A few years ago, Sen. Jim Webb (D-Va.) quietly helped get the ball rolling on an issue that many Democrats have generally been reluctant to touch: prison reform.
In March 2009, Webb said on the Senate floor, “Let’s start with a premise that I don’t think a lot of Americans are aware of. We have five percent of the world’s population; we have 25 percent of the world’s known prison population. There are only two possibilities here: either we have the most evil people on earth living in the United States, or we are doing something dramatically wrong in terms of how we approach the issue of criminal justice.”
The fear was that the right would immediately launch tired and predictable attacks about Democrats being “soft” on crime and/or “coddling” criminals, using demagoguery to cut the discussion off at the knees, but that never really happened. Other national priorities took precedence, but Webb initiated a discussion that most serious people, regardless of ideology, considered worth having.
A few years later, we appear to have reached the point at which prison reform is a bipartisan issue. Indeed, Dylan Matthews noted yesterday that it’s the right that’s “leading the charge to reduce the U.S. prison population.”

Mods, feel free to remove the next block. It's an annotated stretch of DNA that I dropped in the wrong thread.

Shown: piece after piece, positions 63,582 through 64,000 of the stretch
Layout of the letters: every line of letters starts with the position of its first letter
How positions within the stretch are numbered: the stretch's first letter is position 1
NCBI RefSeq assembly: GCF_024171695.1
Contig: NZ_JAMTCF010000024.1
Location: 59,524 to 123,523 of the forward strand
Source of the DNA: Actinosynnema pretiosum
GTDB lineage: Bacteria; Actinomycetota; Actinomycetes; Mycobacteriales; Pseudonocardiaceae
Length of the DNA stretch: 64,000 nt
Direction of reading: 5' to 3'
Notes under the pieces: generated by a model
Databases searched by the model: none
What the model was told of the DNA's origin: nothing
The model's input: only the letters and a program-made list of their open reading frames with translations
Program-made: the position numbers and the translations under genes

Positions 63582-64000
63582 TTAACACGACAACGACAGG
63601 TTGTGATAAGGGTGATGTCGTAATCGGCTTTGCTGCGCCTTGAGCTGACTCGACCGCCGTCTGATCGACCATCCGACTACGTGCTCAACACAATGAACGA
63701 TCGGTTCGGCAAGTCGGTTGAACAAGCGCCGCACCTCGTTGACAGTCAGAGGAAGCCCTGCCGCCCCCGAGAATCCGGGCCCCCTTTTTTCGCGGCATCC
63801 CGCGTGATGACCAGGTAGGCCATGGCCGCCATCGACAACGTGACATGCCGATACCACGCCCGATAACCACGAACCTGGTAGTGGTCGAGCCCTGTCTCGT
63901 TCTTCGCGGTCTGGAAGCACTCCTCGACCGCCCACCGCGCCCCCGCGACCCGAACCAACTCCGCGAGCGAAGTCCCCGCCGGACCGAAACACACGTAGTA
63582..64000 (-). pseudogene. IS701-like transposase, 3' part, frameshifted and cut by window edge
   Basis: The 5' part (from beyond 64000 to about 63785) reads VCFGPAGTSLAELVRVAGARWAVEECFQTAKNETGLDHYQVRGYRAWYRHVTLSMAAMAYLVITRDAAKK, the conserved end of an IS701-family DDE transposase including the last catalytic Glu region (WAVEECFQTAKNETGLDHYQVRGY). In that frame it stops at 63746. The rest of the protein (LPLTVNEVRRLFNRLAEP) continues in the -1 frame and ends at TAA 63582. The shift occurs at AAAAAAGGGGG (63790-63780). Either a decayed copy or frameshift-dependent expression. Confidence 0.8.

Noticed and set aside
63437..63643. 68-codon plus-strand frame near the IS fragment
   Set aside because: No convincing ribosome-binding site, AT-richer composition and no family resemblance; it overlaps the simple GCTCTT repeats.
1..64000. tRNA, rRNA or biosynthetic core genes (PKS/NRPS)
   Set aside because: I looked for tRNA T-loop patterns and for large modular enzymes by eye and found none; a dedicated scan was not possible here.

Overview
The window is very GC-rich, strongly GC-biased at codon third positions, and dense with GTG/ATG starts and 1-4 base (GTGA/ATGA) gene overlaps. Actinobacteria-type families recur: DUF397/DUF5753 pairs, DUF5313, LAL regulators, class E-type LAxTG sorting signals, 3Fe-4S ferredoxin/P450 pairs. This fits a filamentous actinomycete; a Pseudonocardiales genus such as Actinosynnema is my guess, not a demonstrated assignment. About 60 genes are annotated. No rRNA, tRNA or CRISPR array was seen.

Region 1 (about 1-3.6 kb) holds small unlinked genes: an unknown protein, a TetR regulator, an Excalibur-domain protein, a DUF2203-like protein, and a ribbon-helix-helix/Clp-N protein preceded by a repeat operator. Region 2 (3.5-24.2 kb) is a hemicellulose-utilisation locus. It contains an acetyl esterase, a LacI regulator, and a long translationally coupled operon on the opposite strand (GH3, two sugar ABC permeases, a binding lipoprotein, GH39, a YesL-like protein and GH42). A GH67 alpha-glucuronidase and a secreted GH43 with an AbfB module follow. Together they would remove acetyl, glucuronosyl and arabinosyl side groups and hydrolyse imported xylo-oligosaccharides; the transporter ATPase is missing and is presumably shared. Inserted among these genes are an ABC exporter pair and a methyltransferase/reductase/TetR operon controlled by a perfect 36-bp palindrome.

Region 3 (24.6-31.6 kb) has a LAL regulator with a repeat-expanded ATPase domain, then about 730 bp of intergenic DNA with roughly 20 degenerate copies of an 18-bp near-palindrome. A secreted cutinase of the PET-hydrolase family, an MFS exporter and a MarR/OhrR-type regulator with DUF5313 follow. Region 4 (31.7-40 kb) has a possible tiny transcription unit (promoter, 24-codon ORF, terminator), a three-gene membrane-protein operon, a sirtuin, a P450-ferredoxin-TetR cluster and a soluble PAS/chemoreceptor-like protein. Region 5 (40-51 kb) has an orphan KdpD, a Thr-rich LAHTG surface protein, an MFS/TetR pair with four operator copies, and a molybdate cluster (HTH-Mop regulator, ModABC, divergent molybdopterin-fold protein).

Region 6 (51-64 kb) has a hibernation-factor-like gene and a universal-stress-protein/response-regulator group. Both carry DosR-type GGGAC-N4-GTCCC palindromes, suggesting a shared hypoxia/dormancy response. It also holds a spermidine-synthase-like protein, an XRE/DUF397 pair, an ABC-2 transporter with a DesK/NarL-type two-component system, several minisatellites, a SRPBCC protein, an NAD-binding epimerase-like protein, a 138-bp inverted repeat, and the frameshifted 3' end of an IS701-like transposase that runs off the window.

According to John Hopkins’s David Dagan and Steve Teles, writing in the Washington Monthly, the change is not primarily due to economic constraints. The change started in the early 2000s, with major conservative-led reforms passing in Texas in 2007, when times were flush, and states weren’t facing draconian budget cuts of the kind they’ve been forced to implement recently.
Nor is this a case of corporate cronyism. The American Legislative Exchange Council (ALEC), which drafts model legislation for conservative state legislatures and is a newfound supporter of prison reform, does not receive support from any prison privatization companies, and has renounced its previous support for privatization measures.
Instead, the change has come about due to an alliance between libertarians, who are as skeptical of the prison system as they are of all uses of state power, and religious conservatives.
Remember Chuck Colson? He helped make this an issue for social conservatives, but we’ve also seen prison reform gain traction throughout the right, at the state and federal level.
The Dagan/Teles piece is worth checking out. Given the enormous ideological gap between the Democratic and Republican parties, it’s become exceedingly difficult to find important issues that can garner bipartisan support, but if we’re making a list, reforming the criminal justice system deserves to be on it. There’s a real opportunity here for much-needed change.